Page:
he said, “It is very important for members of the public to desist from patronising touts and impostors who would assure them of helping to backdate survey plans and other land documents.

“Apart from the fact that such move is against the law establishing the institution, no registered member of the association will ever promise to do such, as it is against the law and ethics of the profession.”

The immediate past Chairman of NIS Lagos branch, Gbenga Alara, said backdating copies of survey plans had been the most controversial issue in surveying in recent times.

According to him a surveyor must obtain a consent plan before they can embark on a survey job and also get permit for the record copy as well as apply for the pillar number and place, before an authentic survey plan can be produced.

“A fake surveyor would never undertake all these tasks,” he said

In his response, Balogun described the surveying profession as noble and very important in the society.

he said he would help to educate and enlighten his subjects, and urged the public to always support professionals trained to deliver on the job.

Source: Maureen Ihu-Maduenyi

Increase in local content will decrease fatalities in the construction industry

With 50 per cent of fatalities on construction sites attributed to weak scaffolding, wrong formwork placement and poor training, experts in the construction industry said inclusiveness and increase in local content would significantly reduce the trend.

They stressed that local content would also groom entrepreneurs, creates employment opportunities in construction and other sectors of the economy.

The experts, who spoke at the 25th anniversary celebration of Construction Kaiser Limited (CKL), an indigenous construction firm in Lagos, with the theme, “breaking new grounds”, noted that local content is attainable if indigenes are encouraged to have a substantial share and opportunity in the management and ownership of companies in the nation’s construction industry.

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Expounding on the theme, “Breaking New Grounds”, Okaisabor said it has become very necessary that more Nigerians establish and grow construction companies that could work with high standards and at lower price which would ultimately eliminate the overheads associated with keeping expatriates in the country.

According to him, encouraging local content in the industry would encourage efficiency and healthy competition; improve safety and quality management system; increase collaboration and inclusiveness; grow sustainability and help solve socio-economic issues.

“It would further assist in foreign exchange savings, which in turn would strengthen the Naira with the participation of improved indigenous workers in the industry”.

“Collaboration is the way to go. We understand that it would create assess to knowledge and people, effectiveness, efficiency, innovation, human resource development, long term stability, impact, reputation and credibility.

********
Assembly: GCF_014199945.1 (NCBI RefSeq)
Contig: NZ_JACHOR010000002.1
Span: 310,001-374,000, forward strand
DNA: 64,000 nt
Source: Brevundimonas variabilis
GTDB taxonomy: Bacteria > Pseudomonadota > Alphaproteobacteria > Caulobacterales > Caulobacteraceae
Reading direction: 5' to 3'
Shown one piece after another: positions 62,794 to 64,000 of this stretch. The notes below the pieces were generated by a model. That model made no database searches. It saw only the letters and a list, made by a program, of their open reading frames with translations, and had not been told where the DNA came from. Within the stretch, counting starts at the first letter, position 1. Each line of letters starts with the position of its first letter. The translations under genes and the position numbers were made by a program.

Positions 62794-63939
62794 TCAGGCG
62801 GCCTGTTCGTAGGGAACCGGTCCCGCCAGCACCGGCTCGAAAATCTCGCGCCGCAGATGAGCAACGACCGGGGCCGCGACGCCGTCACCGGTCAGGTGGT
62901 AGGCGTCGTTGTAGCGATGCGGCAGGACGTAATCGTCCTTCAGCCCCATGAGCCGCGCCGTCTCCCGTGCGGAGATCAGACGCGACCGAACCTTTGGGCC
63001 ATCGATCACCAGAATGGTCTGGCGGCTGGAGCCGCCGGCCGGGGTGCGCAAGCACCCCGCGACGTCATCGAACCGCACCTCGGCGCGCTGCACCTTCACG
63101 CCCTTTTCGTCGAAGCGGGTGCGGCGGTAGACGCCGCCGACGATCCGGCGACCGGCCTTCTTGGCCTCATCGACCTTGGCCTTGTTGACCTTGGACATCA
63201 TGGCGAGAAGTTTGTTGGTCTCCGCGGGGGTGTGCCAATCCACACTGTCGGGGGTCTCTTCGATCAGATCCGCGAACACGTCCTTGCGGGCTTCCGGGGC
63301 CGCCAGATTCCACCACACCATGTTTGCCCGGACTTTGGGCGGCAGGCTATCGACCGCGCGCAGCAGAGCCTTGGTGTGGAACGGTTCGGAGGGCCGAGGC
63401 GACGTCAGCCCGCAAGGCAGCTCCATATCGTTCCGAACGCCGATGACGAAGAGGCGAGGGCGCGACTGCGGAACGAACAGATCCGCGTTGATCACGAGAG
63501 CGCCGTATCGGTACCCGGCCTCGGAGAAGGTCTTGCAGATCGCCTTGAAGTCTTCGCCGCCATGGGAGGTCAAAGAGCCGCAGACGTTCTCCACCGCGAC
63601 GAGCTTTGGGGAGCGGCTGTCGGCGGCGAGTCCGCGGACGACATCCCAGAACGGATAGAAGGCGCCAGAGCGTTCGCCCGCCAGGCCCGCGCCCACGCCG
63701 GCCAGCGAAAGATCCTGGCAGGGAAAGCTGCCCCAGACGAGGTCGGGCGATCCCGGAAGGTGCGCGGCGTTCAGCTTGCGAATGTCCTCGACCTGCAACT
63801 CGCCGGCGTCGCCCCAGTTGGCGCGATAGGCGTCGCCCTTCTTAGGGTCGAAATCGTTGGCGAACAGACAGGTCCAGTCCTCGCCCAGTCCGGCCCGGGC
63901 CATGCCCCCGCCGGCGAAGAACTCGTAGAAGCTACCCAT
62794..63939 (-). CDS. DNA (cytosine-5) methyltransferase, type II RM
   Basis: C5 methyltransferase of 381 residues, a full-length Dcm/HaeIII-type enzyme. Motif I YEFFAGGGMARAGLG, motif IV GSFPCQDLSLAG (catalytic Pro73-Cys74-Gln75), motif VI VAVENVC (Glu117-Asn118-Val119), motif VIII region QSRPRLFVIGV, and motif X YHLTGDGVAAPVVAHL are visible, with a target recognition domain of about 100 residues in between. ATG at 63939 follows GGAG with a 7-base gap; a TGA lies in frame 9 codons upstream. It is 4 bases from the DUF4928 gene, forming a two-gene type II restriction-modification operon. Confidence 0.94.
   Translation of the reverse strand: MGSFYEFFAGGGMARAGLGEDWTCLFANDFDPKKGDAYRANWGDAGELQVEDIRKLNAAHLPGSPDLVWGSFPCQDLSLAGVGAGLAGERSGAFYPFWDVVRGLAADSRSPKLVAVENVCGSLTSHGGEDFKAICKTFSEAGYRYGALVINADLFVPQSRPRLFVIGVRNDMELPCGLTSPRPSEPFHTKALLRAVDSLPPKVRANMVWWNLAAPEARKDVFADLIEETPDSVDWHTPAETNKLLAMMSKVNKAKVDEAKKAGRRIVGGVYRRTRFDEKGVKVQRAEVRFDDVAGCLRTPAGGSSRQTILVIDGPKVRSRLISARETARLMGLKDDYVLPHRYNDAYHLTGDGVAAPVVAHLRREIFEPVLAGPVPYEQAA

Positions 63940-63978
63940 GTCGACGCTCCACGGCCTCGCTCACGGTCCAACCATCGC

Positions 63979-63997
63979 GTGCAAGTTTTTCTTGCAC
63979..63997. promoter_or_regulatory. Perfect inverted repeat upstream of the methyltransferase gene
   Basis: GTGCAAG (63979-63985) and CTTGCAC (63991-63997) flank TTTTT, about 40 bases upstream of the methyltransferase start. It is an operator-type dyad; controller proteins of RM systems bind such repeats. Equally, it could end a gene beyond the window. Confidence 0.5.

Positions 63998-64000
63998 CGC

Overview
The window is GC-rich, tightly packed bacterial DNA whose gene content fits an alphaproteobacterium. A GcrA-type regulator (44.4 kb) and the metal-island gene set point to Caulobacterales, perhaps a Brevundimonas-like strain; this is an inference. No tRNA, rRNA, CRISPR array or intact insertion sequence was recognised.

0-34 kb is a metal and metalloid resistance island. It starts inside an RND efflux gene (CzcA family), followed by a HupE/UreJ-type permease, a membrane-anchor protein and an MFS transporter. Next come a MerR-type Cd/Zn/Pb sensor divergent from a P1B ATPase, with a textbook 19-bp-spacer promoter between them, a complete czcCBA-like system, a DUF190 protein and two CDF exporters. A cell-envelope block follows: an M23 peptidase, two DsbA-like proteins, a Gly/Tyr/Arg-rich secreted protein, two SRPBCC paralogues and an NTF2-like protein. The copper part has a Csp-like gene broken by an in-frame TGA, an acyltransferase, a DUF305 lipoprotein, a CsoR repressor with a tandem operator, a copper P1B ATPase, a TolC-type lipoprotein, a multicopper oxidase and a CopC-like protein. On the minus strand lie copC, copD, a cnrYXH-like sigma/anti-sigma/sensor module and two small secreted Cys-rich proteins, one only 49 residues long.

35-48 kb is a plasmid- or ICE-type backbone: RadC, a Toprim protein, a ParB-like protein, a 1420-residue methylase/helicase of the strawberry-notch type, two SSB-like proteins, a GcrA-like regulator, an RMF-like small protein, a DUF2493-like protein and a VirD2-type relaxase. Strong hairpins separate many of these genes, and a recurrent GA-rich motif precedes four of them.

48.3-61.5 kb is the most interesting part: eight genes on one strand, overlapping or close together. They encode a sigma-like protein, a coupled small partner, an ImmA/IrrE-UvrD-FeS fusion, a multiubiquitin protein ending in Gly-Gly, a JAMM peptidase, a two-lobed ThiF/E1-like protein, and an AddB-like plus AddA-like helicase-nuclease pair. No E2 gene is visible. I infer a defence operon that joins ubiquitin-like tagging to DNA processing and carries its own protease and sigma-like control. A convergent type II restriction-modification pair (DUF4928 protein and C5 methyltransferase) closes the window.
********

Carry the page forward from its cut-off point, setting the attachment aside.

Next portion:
“Introducing inclusiveness is important because we believe that sustainability can only occur when there is inclusiveness. The ability to engage individuals, irrespective of gender, tribe or religion in the society in a common goal”, he added.

On her part, Okoaru identified lack of trust for indigenous firms and bad business environment/policies as major threatening forces against indigenous firms.

She commended the firm for its achievements and urged them to remain focused, grow partnerships and embrace latest innovations in the industry.

“Believe in yourself and improve quality service through people with the right attitude, passion and skills. Manage your success and keep pushing for good standards. Understand your terrain while paying attention to conquering beyond the geographical boundaries of Nigeria”, she added.

How Buhari got N260,000 bank loan to build first house as Head of State

…Buhari remains selfless, contented despite passage of time-Aliyu Musa

…Buhari should distance himself from cabal, nepotic elements-Junaid Mohammed

Details of how President Muhammadu Buhari applied and got bank loan of N260, 000 to build his first and only house in Kaduna, have emerged, with some Nigerians questioning whether his Spartan life of 1984 when he served as head of state is still the same as the current Nigeria’s president.

The bank document, which Saturday Vanguard got exclusively, shows clearly that Buhari had resorted to taking a bank loan to be able to build his first house in Kaduna, having not been able to raise enough cash for such a project through all other means.

President Buhari After applying for the cash, which came with interest, Buhari, a Major General in the army at the time, accepted all the terms and conditions imposed by Union Bank, which provided the N260,000 loan to him and laid out the conditions attached to the offer.
In the loan document dated June 1, 1984, and addressed to Major General Muhammadu Buhari, Head of State and Commander-in-Chief, Dodan Barracks, Lagos, the bank made it clear that the loan was approved for the building of his house.

The letter signed by one M. D. Yusif, who was the manager of Union Bank at the time, the bank said: “Dear sir, we are pleased to advise that the bank has agreed to renew your facility as follows: Building Loan-N260,000, has been marked for review on the 2nd of March 1985 but in accordance with the normal banking practice; it is repayable on demand and subject to review or withdrawal at any time the bank’s option.

“Interest will be charged for the time being, at the rate of 11 percent per annum with monthly rents. Commission on turnover will be charged at 20 percent.